A parasitic disease of the skin caused by the sarcoptic mange mite and often characterized by marked pruritis and papules.
Sarcoptic mange occurs in all age groups but is inapparent in neonatal pigs until signs and lesions have had time to develop. It is likely the disease occurs in all countries where pigs are raised in large numbers. Sarcoptic mange is a common disease and represents the most important ectoparasitic disease of swine. Sarcoptic mange occurs in many other species but the mite Sarcoptes scabiei var suis is specific only for swine.
Sarcoptic mange was first reported about 60 years ago. Little attention was paid to early reports; it was widely believed that scratching was natural and normal behavior for pigs. Also, economic loss caused by the disease was not widely appreciated. Intensification of production after World War II, along with greater attention to economics of production, focused attention on the avoidable losses caused by sarcoptic mange. Development of better and more convenient acaricides has greatly improved control.
The mite Sarcoptes scabiei var suis causes most mange in swine. The mite is about 0.5 mm in length, gray to white, and just visible to the naked eye when on a black background. All stages of the mite (ova, larvae, nymphs, adults) develop in the epidermis. The life cycle is completed in about 10-l5 days. Mites and ova survive away from the host for only short periods of time. Depending on temperature and humidity, this could be as short as one hour, or as long as 15 days.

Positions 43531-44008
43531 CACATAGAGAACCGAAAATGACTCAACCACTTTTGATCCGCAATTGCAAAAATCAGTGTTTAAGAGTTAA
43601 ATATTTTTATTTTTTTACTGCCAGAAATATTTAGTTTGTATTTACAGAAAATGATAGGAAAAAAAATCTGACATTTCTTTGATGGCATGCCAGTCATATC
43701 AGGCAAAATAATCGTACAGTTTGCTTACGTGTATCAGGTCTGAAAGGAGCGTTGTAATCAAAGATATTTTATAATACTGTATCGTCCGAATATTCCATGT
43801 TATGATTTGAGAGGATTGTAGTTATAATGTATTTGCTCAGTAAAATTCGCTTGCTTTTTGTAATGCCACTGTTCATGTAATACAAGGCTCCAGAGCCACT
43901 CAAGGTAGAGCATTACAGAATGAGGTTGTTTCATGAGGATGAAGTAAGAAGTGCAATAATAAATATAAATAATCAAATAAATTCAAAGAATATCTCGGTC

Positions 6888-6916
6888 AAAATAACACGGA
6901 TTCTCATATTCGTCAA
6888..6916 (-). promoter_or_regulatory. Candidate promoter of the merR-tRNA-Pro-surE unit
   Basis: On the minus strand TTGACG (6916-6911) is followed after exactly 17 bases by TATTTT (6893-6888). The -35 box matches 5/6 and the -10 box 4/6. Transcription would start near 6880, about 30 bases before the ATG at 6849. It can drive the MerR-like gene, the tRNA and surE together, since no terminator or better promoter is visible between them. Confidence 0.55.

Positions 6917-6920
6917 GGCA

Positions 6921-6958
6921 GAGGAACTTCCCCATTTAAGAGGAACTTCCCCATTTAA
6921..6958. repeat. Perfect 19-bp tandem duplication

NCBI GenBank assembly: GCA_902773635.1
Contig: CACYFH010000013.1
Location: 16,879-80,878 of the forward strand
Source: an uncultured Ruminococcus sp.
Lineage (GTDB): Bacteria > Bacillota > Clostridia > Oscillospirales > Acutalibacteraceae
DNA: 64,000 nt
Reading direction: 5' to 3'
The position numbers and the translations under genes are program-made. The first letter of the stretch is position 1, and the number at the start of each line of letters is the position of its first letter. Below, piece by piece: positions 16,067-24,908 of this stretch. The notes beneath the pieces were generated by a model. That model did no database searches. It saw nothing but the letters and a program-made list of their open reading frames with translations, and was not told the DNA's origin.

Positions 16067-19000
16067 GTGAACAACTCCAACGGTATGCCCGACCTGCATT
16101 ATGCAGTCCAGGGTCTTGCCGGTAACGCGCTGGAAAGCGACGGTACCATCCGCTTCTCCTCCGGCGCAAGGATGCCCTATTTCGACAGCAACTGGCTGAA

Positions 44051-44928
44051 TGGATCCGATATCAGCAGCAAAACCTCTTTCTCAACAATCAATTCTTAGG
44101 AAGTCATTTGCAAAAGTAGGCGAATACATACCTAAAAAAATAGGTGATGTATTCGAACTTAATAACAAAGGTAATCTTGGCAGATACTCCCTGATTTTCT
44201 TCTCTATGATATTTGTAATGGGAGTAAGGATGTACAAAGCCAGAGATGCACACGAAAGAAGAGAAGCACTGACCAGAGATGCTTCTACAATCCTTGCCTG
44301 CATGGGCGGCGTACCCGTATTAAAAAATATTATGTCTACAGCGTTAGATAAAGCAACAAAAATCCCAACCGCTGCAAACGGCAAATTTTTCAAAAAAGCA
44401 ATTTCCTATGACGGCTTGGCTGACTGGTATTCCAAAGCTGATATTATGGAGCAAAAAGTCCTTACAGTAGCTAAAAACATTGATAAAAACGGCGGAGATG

Demodectic mange, caused by the mite Demodex phylloides, is unrelated to sarcoptic mange and relatively unimportant in swine. It is mentioned here because it occasionally causes dermatitis over the snout, inside the thighs and over the flanks. Occasionally it involves the whole body and leads to excessive trimming or condemnation at slaughter. Nodules caused by D. phylloides have been mistaken for swine pox.
Mange in a herd usually develops after introduction of asymptomatic swine carriers.Sarcoptes scabiei var suis is rarely, if ever, transmitted from other species. If swine are moved immediately into quarters recently vacated by infested pigs, they are likely to become infested.
Spread is by direct body contact, often the result of pigs crowding together for warmth or shade. Mites from the dam often invade neonatal piglets within a few hours of birth.
Mites spread among pigs in close contact and invade the skin. They burrow through the epidermis where eggs are laid. The mites are a strong irritant to the skin and initiate severe scratching and rubbing. In about two to three weeks, an allergic hypersensitivity develops in many pigs causing them to rub and scratch even more vigorously, further traumatizing the skin.
Mites tend to first colonize the skin of the inner surface of the ear. From this site, they spread out over the body, tail and legs. Ear lesions first appear as small encrustations. These enlarge to form plaque-like lesions. Constant rubbing and scratching irritates the skin at many sites on the body and promotes hyperkeratosis and proliferation of connective tissue in the dermis. These lead to thickening, wrinkling and folding of the skin. Hyperkeratotic, gray to white patches often form on the irritated skin. Reddened macules and papules that develop on the skin of young growing pigs are thought to be related to hypersensitivity.